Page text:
Consecutive High Gas Prices Are ‘Unprecedented’ With Summer Season Around The Corner, AAA Says

By Bryan Jung
Bryan Jung
Bryan Jung
Bryan S. Jung is a native and resident of New York City with a background in politics and the legal industry. He graduated from Binghamton University.
May 21, 2022Updated: May 21, 2022

U.S. gas prices have been climbing for the past 11 consecutive days in a row, amid the worse energy supply crisis in decades, according to the American Automobile Association (AAA).

The drivers association said that the current stretch of record high prices is unprecedented.

The national average for a gallon of gas hit $4.59 on May 20, a slight increase from the previous day’s record, as the average for a gallon of regular increased by 10 cents since the week began on May 16.

May 20’s record was 16 cents higher than the week before, a nearly 50 cents higher from April, and $1.55 more compared to the same time in 2021.

All 50 states had a national retail price over $4 a gallon on May 19, according to AAA, with Oklahoma offering the cheapest gas at $4.03 a gallon and California offering the most expensive gas with an average of $6.06.

Total domestic gasoline stocks decreased by 4.8 million bbl to 220.2 million bbl last week, according to recent data from the Energy Information Administration (EIA).

Meanwhile, gasoline demand increased from 8.7 million b/d to 9 million b/d. as tighter supply and increased demand have pushed pump prices higher, according to AAA.

AAA said that the current supply and demand dynamic, “combined with volatile crude prices, will likely continue to keep upward pressure on pump prices.”

Drivers should expect elevated prices throughout the summer, especially if the war in Ukraine rages on, said Andrew Gross, the national spokesman for AAA to Fox News, who noted that “demand is up.”

“Typically this time of year we are in a little bit of a lull. There is often a demand lull between spring break and Memorial Day and we had a little bit of it about two weeks ago, but then last week, … there was actually an increase, which is very unusual.  I don’t think I’ve ever seen that,” said Gross.

“You have this increased demand as well as these really elevated oil prices,” he added, pointing out that “the price of oil has been stuck in this weird range of $100 a barrel to $110 a barrel.”

“It meets resistance when it hits $110 and then it drops back down, but then it meets resistance to drop below $100 and so it’s in this uncomfortably high area,” Gross continued.

Gross said that AAA is only expecting prices to get worse with Memorial Day weekend and the summer peak driving season right around the corner.

AAA predicts 39.2 million people will be traveling 50 miles or more from home over the holiday weekend, an increase of 8.3 percent from 2021, but still below 2019 pre-pandemic levels when 42.8 million people traveled by road.

He also noted that Memorial Day weekend will not deter millions of Americans from driving despite higher gas prices.

“Driving habits haven’t seemed to change so that’s something to keep your eye on over the next few weeks and months,” said Gross, but he does believe that the higher cost of gas will likely price some travelers out.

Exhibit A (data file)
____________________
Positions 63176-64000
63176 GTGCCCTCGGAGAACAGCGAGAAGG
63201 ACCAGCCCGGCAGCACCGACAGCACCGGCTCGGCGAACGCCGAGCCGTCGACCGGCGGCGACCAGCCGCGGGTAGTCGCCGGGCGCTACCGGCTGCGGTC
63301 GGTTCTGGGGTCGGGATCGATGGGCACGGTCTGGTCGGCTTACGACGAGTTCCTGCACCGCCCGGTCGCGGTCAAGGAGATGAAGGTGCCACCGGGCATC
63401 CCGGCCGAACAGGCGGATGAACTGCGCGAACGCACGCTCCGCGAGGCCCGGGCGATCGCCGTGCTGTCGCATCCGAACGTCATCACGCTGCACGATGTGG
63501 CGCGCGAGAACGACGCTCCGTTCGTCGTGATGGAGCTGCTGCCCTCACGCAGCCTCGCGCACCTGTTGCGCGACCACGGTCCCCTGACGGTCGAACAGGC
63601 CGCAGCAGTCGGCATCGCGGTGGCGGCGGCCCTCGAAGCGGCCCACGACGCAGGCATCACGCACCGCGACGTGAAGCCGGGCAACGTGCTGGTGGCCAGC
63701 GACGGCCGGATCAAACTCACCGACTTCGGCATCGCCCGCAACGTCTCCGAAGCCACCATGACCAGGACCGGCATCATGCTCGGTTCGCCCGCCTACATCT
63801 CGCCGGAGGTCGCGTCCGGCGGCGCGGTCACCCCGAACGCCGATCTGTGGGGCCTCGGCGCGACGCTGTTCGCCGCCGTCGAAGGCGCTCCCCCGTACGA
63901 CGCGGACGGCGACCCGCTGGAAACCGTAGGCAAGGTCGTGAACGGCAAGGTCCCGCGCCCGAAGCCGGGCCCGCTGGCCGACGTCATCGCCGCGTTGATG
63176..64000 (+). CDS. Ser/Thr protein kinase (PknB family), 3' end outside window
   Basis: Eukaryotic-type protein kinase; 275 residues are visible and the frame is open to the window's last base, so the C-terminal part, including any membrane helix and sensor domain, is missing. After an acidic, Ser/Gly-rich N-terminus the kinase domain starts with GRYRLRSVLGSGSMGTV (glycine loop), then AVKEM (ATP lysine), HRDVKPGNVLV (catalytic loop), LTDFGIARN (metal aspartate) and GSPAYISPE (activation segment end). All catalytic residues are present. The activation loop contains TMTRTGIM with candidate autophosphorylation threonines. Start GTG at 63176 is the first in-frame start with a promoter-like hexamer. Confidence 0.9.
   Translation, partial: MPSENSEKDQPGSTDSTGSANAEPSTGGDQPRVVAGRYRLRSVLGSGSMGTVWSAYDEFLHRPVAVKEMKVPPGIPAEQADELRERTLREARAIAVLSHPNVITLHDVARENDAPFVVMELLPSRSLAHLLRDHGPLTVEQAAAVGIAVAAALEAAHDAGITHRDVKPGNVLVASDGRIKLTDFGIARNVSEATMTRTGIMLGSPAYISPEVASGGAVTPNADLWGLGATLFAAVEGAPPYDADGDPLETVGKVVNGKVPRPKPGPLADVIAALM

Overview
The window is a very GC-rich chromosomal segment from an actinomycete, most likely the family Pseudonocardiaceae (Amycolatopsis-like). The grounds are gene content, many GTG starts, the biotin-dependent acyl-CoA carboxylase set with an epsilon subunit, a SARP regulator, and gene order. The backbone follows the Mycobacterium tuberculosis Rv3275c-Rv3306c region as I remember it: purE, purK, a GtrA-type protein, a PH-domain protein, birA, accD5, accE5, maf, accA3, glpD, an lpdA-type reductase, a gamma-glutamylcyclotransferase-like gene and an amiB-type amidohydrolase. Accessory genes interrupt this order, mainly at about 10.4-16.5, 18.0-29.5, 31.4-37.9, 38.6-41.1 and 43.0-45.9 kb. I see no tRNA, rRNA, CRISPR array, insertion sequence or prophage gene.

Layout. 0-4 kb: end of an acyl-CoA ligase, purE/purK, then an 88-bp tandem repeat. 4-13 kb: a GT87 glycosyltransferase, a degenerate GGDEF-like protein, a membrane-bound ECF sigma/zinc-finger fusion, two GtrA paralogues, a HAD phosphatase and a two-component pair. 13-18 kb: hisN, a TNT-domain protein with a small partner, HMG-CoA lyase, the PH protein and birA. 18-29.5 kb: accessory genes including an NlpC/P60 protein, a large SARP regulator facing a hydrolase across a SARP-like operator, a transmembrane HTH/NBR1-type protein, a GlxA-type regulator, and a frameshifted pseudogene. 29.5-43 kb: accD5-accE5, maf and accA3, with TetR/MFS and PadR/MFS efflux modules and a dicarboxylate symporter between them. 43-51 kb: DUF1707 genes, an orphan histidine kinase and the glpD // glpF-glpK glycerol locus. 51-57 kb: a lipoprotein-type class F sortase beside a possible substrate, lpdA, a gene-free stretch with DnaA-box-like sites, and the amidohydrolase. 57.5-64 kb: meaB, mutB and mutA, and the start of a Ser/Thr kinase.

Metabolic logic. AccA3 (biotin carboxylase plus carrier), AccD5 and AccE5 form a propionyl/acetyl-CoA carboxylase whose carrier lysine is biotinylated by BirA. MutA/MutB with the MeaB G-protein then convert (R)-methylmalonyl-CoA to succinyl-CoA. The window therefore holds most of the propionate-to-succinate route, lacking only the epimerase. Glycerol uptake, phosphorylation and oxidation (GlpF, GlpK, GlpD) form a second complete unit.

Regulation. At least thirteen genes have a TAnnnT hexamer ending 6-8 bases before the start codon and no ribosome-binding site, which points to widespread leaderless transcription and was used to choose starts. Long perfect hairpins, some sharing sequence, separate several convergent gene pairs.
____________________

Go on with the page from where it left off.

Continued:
“With these higher prices, at what point will people decide I’m going to stay home or I’m going to ride a bike.”

Epoch Times Photo
A man pumps gas in Irvine, Calif., on April 1, 2022. (John Fredricks/The Epoch Times)

Record gas prices have worsened as the European Union deliberates on stronger oil sanctions on Russia after its invasion of Ukraine.

Both record-high inflation and gas prices are putting a dent in travelers’ plans worldwide.

Gross pointed to the Ukraine crisis and the sanctions as “the prime generator for all these upward prices because the war has just injected all this weird volatility into the market.”

“There’s going to be a lot less Russian oil coming into the global market” due to the conflict and stressed that Russian oil “is hard to replace” as the country is a major producer of oil, he said.

President Joe Biden has blamed Russian President Vladimir Putin for the record-high gas prices and has vowed to do everything he can to assist Americans from “pain at the pump.”

The White House announced last week that the EPA will allow the sale of E15 gasoline across the country this summer and moved to release a million barrels of oil per day from the Strategic Petroleum Reserve for the next six months.

Oil prices had reached a high of above $130 per barrel in March due to concerns about the disruption of supplies from Russia.

Brent futures for July fell 59 cents to $111.45 a barrel on the morning of May 20, while benchmark U.S. crude for June fell 56 cents to $111.65.

Prices fell May 20 after investors were concerned that slower global economic growth and more aggressive central bank interest rate policies may cause a recession, which would impact the recovery in fuel demand.

Crude demand and prices would likely decline if a recession occurs.

Crude prices meanwhile decreased, even though the latest EIA report showed that current domestic oil supply decreased by 3.4 million bbl to 420.8 million bbl, which is approximately 13.4 percent lower than during the second week of May 2021.

Authorities in China announced on May 19, that Shanghai will reopen four of its 20 subway lines and dozens of bus lines this weekend as the region slowly eases its “zero-COVID” lockdown, which has been in effect for more than six weeks.

“A lot of the downward pressure recently in the oil market was due to COVID and all these fears in China about China locking down because any kind of economic slowdown in China really effects oil because China is really the world’s largest consumer of oil,” said Gross.

“So if they start consuming less, that’s more oil for everybody else,” he concluded.